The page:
There are developmental pyschologists who argue that a politically neutral stance is not helpful when teaching children and adolescents. It communicates the idea that there is no way of knowing what is right, or that mature adults have no political views, or that there are so many sides to every argument that it doesn't matter which side prevails. Some psychologists believe that it is better to expose kids to a strong set of beliefs and arguments that seem to matter to the school and its teachers. An education that is rich in explicit values will not brainwash kids. They will form their own opinions--sooner or later. Meanwhile, they will understand that mature adults hold views and act on them.

For some, the best civic education takes place in Catholic (often Jesuit) schools that demonstrate a commitment to social justice, explicitly link that commitment to their religious faith, but do not attempt to convert their students--often Protestant African Americans--to Catholicism. Their graduates understand that one can be seriously committed to a moral worldview that influences every aspect of one's life.

We make a choice when we try to put all kids together in a "common school" that's neutral about values and ideologies. Alternatively, we can have a system of universal, publicly funded education that's pluralist. Then some kids may receive an Afrocentric curriculum; others, a libertarian one. In Philadelphia's Chinatown, some public school students attend a school that is devoted to "democracy," "self-governance," and the "creation of community"; it is "consciously anti-individualistic, anti-racist, anti-isolationist, and anti-materialist." Other public schools are so "materialistic" that they imitate corporations.

The most radical and controversial way to achieve pluralism is to fund schools through vouchers. However, pluralism can also be achieved by giving families choices within a public school system, or by devolving educational policy to the local level. If local systems make up their own curricula, then the values that are transmitted in a Madison or Vermont school will be very different from those in a rural "red state."

Too little is known (to my knowledge) about the differences in ideological orientations among schools and teachers and what impact that variation has on kids. However, it seems safe to assume that the "common school" is a myth and that students are mostly sorted into fairly homogeneous communities where the teaching reinforces their families' values.

Is this homogeneity bad? Diversity of viewpoints may help to produce deliberative citizens who recognize and respect perspectives other than their own. On the other hand, some research suggests that the more ethnically diverse a school is, the less students discuss controversial issues, perhaps because such issues become too hot to handle. (PowerPoint.) In any case, viewpoint diversity may not help to motivate young people to act politically. A lot of successful mobilization comes from preaching to groups of like-minded individuals. If we demand neutrality and diversity in our schools, then we may produce students who are highly tolerant of diverse views but politically passive.

Finally, there is the question of what the Madison school assignment meant. Perhaps it's acceptable to tell students to write letters in favor of peace, because everyone (including Bush, Cheney, and Rumsfeld) says that peace is the goal. "We saw peace as a common good," one Madison teacher said. "We were just advocating that people keep working toward peace."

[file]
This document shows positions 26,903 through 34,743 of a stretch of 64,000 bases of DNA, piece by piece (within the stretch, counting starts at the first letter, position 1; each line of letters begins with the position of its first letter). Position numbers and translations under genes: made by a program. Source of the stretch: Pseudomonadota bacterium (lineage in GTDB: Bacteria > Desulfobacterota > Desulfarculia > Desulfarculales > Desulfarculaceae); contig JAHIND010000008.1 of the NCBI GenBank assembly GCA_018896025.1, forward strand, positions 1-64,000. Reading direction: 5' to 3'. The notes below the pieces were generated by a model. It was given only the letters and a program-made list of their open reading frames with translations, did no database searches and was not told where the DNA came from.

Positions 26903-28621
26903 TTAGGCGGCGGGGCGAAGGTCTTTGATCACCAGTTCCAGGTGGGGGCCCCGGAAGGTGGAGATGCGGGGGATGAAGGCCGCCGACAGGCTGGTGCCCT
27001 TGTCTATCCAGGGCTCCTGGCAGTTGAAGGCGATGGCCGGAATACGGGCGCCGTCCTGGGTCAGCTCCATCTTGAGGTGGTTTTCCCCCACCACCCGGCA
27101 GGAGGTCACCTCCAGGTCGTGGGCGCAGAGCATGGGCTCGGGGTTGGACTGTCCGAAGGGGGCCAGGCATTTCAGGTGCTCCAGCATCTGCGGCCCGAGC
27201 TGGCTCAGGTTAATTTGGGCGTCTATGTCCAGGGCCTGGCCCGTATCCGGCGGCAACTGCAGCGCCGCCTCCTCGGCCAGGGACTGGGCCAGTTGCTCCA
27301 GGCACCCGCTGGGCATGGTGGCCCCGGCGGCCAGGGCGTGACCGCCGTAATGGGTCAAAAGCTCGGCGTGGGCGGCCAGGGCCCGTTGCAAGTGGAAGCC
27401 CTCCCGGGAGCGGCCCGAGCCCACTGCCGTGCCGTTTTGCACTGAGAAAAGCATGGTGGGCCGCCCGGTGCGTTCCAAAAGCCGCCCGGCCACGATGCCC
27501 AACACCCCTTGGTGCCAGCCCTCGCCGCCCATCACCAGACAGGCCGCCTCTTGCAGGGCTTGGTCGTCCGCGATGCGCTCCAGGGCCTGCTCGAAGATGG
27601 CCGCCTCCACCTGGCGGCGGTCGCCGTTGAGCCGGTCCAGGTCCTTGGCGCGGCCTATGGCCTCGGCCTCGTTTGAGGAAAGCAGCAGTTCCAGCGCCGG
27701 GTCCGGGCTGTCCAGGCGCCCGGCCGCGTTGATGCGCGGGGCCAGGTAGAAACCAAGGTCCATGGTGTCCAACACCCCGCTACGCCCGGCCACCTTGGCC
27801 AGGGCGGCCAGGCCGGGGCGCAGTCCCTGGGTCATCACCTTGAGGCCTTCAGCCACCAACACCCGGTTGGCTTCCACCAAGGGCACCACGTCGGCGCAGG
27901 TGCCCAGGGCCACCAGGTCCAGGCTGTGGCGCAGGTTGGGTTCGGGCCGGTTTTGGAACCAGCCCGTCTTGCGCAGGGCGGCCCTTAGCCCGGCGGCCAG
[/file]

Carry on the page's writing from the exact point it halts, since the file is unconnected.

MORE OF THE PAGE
Participants in public debates generally state their views in phrases with which everyone else is supposed to agree. For example, everyone supports "life," and everyone values "choice"; both sides in the abortion debate try to capture the common ground. Likewise, everyone favors peace, but everyone also wants to "stop terrorism." Most people want to "support the troops" and "enhance human rights." If a teacher had told all her students to write letters "supporting the troops," that assignment would have seemed uncontroversial to some but biased to others (including me). The same is true of the pro-"peace" assignment.

Ultimately, I don't like the letter-writing assignment because I fear a backlash. We do want students to discuss current events and to learn civic skills, including the skill of writing letters to public officials. If teachers give assignments that appear politically biased, the most likely result will be rules blocking all controversial discussions in classrooms. One angry grandparent in Madison says of the schools, "They're supposed to teach the facts and not opinions." Opinion-free education is impossible, but it's very easy for the authorities to provide education that's free of all social studies and civics.

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November 25, 2005


In the National Gallery this morning, I was looking at a Madonna and Child by Antonio Rossellino (I show a detail here). It's a low-relief sculpture carved about 1475. Look at the pillow at the bottom right, on which the toddler Jesus stands. This is a representation of a squarish object, depicted in linear perspective. To work correctly as a representation, it must be viewed from straight ahead. The marble pillow is also a three-dimensional object. You can look at it from several angles. If you were allowed to take it down off the wall, you could hold it, feel it, slide your finger behind it. It would not be a square but kind of a fat trapezoid. There is something quite strange about a three-dimensional object whose purpose is to look like an object of a different shape if viewed from a particular angle. What shape is it really?

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November 24, 2005